A Velo SPI is an SPI that allows you to extend the functionality of your Wix site by injecting your own custom logic into existing app flows and integrating external services with your Wix site. With Velo, the services you provide can be custom logic for your own Velo app flows or integration with 3rd-party services. Each extension consists of a set of backend code files that utilize SPI functions for implementing the extension. Wix apps call the functions automatically at specific points in their flows. The functions receive and return data in a specific format. The returned data is then integrated by the Wix app into its flow. In this sense, custom extensions fulfill a kind of contract. The Wix user commits to providing data in a certain format, and the Wix app commits to using this data in its flows at specific points.

The reference documentation for each SPI function indicates at what point in a flow an app triggers the function. The documentation also outlines the data provided as arguments to the function when it's triggered, and the format of the data that needs to be returned by the function.

How does it work?

  1. At certain points, a call to a service is triggered by an app's activity on your Wix site.
  2. When triggered, the Wix platform passes the information in the request to the provider. The provider needs this information to provide the service to the Wix platform.
  3. Wix processes the request for the service according to the implementation defined in the custom extension files in the backend.
  4. The service provider returns the needed information and the Wix platform consumes and/or displays the information.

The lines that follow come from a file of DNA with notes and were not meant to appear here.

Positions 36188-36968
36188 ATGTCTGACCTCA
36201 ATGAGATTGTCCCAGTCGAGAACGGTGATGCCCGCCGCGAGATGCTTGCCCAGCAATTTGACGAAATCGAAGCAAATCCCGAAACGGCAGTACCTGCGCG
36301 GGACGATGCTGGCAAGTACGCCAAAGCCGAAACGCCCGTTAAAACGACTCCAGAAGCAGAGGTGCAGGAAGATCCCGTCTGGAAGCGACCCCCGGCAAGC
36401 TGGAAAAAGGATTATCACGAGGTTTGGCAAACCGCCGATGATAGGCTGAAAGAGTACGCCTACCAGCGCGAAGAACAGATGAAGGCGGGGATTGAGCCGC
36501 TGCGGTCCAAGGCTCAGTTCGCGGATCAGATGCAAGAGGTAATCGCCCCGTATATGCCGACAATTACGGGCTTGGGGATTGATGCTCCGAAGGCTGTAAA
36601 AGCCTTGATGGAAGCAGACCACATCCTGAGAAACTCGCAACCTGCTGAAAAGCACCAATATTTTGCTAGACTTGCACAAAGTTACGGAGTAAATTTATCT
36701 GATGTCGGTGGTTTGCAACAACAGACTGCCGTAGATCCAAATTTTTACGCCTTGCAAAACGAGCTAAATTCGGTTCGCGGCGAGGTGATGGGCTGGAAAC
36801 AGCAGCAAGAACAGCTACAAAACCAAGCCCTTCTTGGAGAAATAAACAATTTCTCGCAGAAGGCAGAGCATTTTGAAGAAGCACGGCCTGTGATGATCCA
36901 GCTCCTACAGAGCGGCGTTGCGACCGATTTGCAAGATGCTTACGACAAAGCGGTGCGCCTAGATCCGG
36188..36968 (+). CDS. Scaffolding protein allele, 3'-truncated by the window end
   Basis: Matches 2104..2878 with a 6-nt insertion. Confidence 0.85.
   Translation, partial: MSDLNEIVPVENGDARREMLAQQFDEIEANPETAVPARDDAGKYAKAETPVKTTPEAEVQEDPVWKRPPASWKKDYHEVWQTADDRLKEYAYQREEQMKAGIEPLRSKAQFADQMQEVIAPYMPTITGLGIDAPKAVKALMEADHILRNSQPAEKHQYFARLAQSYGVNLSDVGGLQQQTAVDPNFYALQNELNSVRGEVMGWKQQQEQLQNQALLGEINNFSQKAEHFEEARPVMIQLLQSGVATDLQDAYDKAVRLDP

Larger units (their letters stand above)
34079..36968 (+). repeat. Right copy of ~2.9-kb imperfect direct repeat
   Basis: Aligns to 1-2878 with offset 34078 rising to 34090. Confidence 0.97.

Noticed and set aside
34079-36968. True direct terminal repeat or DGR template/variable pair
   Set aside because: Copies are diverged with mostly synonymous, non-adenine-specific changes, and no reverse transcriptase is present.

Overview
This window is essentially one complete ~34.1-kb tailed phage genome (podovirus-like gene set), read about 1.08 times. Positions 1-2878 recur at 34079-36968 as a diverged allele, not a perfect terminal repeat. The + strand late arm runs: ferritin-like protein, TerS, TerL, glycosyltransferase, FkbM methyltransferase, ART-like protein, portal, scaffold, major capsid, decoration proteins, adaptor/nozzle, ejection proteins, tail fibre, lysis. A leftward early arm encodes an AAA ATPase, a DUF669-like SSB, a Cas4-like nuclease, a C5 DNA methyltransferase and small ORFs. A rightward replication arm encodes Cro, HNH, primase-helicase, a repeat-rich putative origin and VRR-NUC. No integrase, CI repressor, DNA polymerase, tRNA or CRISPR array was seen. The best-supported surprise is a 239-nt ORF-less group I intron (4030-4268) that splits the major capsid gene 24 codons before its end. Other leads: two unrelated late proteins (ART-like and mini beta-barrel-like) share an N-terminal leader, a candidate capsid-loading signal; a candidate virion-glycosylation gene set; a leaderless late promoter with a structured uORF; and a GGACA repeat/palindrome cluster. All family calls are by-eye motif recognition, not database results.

For example:

  1. Whenever a customer checks out a cart...
  2. The Wix eCommerce app calls the calculateAdditionalFees() SPI function.
  3. This function receives the parameters that it needs from Wix eCommerce (such as the cart, line items, and so on).
  4. The function then returns data about additional fees in a specific structure. The app uses the data received from the function to display additional fees in a customer's checkout flow.

You can add any custom logic to calculate the additional fees as long as the function returns your data in the proper structure.

Using this extension, you can avoid having to build a whole new checkout flow just to add additional fees to the basic Wix eCommerce functionality.

Velo APIs and SPIs: When to use which?

Without custom extensions, if you want to change your out-of-the-box app flow just a little, you might have to rewrite large parts of the flow, such as creating a custom checkout page using the Wix eCommerce Checkout API. This could involve writing many lines of code and creating custom collections.

Inherently, because custom extensions only affect a small part of an app's flow, Velo SPIs require fewer lines of code and less maintenance than when working with Velo APIs. So wherever possible, you want to use SPIs.

For more information:

Implementing a custom extension with a Velo SPI

The Custom Extensions feature currently can’t be added to a site when using Git Integration & Wix CLI (Beta).

The process of implementing an SPI in Velo has 3 steps:

  1. Create a new extension on your site
  2. Implement your extension with custom code
  3. Deploy the extension

See the tutorial for each SPI for detailed instructions.

Need help implementing an SPI? Find a professional to help you.

Step 1. Create a new extension on your Wix site

The first step in setting up your new extension is to add it to your site. This process creates a new folder in the Custom Extensions section of the Velo Sidebar (Wix Editor), and in thd Wix IDE's Explorer (Wix Studio) that contains the files for your code.

  1. If necessary, add the relevant app to your site, such as Wix Stores.